Holtec International is apparently not ready to give up on the Palisades nuclear power plant just yet. Despite having been denied federal funds last month for a possible reopening of the Covert, Mich., facility, the company this week announced its intention to reapply.
“The repowering of Palisades is of vital importance to Michigan’s clean energy future,” Holtec said. “As Michigan transitions from fossil fuel generation to renewables and emerging advanced technologies, baseload nuclear generation is an essential backstop. Based on the supportive feedback we have received, Holtec will be reapplying for the next round of funding through the U.S. Department of Energy’s Civil Nuclear Credit [CNC] Program to support the repowering of Palisades. This decision to reapply is one that we did not take lightly, but the support of the State of Michigan, local officials, and key stakeholders—who recognize the significant benefit in providing a safe, reliable, carbon-free power source, as well as providing a significant economic impact through good-paying jobs and the use of many local goods and services—leads us to believe this is the best path forward for the facility and our state.”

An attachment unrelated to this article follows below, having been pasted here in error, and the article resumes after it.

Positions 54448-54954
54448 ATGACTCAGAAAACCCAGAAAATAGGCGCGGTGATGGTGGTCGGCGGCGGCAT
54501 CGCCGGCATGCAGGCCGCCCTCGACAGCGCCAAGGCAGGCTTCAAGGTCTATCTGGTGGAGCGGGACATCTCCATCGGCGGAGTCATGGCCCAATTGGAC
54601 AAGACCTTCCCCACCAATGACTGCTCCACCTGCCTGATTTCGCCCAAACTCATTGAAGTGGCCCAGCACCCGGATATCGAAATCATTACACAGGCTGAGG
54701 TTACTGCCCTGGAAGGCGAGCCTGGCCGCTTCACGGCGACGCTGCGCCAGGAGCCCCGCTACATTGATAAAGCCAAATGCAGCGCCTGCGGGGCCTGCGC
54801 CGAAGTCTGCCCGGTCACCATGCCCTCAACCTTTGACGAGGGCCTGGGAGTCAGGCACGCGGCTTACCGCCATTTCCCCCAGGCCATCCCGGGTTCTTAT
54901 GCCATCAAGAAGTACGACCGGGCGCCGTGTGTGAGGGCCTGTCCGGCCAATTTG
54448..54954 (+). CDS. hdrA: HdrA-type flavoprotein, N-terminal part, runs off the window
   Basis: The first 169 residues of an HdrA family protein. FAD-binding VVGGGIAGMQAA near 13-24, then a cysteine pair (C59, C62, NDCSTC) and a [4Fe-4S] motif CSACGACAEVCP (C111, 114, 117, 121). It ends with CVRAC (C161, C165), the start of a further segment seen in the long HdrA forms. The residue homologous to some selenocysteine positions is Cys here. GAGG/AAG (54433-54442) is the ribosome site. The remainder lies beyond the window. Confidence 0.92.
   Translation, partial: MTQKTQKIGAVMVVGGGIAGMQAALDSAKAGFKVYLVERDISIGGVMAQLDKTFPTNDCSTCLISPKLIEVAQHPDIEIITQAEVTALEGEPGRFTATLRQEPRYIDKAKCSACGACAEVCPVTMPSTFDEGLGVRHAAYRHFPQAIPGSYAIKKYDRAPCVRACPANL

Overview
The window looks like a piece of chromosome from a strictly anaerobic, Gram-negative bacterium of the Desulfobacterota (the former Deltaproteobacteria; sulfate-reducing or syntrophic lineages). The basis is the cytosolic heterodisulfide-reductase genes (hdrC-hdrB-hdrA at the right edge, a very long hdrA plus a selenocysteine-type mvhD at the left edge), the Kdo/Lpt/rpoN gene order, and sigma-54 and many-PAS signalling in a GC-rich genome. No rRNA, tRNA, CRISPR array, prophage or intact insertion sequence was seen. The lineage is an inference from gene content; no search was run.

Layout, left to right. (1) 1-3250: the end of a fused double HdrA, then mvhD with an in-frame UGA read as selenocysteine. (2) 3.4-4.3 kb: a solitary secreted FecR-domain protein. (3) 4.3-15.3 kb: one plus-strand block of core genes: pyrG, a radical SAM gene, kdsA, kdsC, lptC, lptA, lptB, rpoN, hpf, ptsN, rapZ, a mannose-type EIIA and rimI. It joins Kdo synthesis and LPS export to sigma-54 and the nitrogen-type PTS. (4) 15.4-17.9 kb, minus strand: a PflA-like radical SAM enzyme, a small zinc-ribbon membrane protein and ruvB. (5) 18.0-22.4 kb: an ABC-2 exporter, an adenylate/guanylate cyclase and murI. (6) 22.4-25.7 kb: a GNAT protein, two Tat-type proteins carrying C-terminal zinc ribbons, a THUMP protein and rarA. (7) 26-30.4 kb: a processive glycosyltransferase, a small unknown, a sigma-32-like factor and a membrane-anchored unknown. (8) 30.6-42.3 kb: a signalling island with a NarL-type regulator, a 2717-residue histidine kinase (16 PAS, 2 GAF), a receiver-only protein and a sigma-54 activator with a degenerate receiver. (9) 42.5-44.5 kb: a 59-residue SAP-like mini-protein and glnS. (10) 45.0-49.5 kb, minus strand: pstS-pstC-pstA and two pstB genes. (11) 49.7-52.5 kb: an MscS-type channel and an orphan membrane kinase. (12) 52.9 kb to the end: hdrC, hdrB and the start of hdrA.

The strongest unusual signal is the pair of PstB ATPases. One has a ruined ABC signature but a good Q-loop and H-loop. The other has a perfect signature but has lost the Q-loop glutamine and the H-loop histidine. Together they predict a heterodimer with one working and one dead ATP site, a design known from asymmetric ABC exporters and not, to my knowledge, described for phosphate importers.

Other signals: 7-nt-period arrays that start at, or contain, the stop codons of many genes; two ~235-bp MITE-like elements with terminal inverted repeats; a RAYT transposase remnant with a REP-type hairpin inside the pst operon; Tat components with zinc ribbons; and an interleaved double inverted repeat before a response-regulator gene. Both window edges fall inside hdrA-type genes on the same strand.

Context: Palisades’ 777-MWe pressurized water reactor was removed from service on May 20 by Entergy, then owner and operator of the facility, 11 days prior to its scheduled May 31 retirement date. (In a press release, Entergy said that control room operators had “made the conservative decision to shut down the plant early due to the performance of a control rod drive seal.”)
Holtec completed its acquisition of the site in June with a company subsidiary, Holtec Decommissioning International, serving as license holder and prime decommissioning contractor. The following month, however, in an attempt to revive operations at the plant, Holtec submitted an application to participate in the initial round of CNC funding.
The effort was backed by Michigan Gov. Gretchen Whitmer, who in September wrote to secretary of energy Jennifer Granholm, stating, “With your support, Holtec plans to repower and reopen the Palisades, a union plant in southwest Michigan that employs 600 workers making an average of $117,845; supports over 1,100 regional jobs; generates $363 million in annual regional economic development; and produces more than 800 megawatts of reliable, clean power. Keeping Palisades open is critical for Michigan’s competitiveness and future economic development opportunities.”
In November, the DOE deemed California’s Diablo Canyon eligible for the initial round of funding under the CNC Program but rejected the Palisades application. The department expects to launch the second CNC award cycle next month.